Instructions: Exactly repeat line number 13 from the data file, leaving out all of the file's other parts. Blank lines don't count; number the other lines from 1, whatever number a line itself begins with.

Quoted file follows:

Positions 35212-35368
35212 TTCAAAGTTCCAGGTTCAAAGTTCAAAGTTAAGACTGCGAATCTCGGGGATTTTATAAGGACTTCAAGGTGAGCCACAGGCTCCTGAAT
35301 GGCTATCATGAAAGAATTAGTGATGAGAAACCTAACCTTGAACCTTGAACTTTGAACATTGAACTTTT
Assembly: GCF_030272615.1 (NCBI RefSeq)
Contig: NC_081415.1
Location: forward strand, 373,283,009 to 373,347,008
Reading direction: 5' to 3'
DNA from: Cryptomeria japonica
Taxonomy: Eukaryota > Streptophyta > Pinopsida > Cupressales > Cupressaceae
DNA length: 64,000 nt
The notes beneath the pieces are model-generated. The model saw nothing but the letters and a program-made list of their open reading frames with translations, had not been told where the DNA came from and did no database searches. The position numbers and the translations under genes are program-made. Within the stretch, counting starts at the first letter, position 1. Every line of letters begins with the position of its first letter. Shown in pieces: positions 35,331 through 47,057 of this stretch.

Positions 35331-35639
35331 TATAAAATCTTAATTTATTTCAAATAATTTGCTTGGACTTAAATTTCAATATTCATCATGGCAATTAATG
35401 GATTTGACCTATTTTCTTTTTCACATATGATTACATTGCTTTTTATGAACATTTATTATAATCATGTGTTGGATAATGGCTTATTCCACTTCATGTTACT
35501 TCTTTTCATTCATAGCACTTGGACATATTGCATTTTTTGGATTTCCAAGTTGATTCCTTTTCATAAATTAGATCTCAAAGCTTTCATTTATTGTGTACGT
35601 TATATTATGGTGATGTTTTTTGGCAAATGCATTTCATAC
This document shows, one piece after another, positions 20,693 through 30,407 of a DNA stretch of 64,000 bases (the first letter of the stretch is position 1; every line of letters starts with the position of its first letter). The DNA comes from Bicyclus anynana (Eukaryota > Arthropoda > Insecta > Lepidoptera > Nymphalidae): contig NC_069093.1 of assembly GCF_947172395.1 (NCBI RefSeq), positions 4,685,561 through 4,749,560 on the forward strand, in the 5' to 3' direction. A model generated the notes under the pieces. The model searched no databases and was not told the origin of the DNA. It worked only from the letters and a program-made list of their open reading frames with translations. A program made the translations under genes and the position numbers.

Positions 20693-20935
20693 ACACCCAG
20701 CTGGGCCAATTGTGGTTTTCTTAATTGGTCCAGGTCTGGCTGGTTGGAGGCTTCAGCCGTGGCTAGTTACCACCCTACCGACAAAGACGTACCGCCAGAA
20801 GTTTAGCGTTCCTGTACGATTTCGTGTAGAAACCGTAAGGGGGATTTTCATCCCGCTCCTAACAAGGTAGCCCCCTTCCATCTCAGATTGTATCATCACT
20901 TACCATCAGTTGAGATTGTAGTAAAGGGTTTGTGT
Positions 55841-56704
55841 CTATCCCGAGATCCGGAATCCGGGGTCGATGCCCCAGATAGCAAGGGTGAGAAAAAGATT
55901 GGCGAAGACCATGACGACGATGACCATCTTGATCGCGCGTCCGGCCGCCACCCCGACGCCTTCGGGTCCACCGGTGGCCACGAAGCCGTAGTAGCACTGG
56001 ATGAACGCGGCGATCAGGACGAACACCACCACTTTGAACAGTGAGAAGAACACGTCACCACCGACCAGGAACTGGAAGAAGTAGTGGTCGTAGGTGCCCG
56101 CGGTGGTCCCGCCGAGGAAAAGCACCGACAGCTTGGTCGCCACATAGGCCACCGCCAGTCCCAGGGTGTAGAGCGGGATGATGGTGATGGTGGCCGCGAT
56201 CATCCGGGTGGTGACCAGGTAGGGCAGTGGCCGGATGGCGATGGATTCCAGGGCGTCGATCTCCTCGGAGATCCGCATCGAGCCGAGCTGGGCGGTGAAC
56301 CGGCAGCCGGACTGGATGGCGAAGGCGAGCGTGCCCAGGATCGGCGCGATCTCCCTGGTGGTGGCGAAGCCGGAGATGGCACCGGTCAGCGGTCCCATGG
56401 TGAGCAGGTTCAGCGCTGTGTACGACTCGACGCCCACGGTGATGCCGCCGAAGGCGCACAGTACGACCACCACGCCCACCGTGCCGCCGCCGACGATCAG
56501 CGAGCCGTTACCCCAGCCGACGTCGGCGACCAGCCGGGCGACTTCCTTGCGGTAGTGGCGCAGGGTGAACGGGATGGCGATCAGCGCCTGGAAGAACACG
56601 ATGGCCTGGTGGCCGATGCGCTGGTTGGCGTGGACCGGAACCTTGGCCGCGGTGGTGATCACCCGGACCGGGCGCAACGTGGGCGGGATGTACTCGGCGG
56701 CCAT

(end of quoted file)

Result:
35331 TATAAAATCTTAATTTATTTCAAATAATTTGCTTGGACTTAAATTTCAATATTCATCATGGCAATTAATG